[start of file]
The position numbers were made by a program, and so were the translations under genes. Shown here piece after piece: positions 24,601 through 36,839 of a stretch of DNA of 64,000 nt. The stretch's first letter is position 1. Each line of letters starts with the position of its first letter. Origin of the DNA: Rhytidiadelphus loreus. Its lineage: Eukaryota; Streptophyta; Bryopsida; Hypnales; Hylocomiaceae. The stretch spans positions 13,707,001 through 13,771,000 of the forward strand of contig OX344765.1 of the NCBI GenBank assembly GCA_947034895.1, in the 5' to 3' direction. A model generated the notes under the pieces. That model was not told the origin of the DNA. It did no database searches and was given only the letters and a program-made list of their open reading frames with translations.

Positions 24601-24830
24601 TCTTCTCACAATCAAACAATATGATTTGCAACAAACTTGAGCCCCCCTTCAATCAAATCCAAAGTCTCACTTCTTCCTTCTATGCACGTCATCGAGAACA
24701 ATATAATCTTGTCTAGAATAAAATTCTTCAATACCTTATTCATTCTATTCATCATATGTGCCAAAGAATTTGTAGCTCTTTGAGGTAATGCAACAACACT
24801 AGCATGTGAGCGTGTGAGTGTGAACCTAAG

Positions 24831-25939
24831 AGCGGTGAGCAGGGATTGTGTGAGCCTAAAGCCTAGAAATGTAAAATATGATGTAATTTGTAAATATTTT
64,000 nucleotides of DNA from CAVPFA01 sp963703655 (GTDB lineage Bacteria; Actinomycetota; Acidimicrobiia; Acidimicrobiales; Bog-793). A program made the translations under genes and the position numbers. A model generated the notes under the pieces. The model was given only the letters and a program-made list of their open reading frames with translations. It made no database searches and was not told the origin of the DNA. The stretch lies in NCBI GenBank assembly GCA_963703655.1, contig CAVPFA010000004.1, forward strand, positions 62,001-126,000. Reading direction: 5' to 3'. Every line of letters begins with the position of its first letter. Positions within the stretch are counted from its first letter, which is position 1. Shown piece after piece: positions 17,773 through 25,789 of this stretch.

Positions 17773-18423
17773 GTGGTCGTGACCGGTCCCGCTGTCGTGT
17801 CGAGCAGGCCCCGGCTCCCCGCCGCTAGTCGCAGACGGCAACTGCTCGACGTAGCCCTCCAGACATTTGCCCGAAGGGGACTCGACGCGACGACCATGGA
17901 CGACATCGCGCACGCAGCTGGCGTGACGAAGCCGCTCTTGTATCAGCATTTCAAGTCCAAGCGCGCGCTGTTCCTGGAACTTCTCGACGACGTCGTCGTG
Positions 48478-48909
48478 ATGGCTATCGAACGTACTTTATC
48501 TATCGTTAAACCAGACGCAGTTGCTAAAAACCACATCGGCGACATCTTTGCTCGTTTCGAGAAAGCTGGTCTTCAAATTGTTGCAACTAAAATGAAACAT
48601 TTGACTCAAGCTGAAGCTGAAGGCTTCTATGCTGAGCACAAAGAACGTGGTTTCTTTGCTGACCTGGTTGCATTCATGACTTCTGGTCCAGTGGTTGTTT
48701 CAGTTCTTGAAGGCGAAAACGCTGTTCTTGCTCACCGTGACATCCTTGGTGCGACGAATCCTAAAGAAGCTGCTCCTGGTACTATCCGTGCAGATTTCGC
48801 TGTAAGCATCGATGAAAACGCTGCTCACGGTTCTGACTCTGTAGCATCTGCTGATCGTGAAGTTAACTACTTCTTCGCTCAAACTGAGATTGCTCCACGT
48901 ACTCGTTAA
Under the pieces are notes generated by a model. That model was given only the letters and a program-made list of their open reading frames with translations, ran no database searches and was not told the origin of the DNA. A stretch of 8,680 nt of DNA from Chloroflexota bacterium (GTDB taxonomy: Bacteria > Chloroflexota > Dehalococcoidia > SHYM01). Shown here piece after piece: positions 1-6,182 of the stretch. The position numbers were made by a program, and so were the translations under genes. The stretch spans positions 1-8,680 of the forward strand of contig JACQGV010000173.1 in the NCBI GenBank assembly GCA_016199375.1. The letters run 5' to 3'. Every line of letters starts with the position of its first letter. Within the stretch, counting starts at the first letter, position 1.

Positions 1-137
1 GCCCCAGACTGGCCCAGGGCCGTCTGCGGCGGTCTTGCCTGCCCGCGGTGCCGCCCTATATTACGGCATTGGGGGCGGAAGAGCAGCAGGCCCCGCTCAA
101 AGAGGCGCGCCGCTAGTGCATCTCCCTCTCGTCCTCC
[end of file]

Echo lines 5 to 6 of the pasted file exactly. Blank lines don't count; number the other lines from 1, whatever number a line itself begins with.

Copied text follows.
24801 AGCATGTGAGCGTGTGAGTGTGAACCTAAG

Positions 24831-25939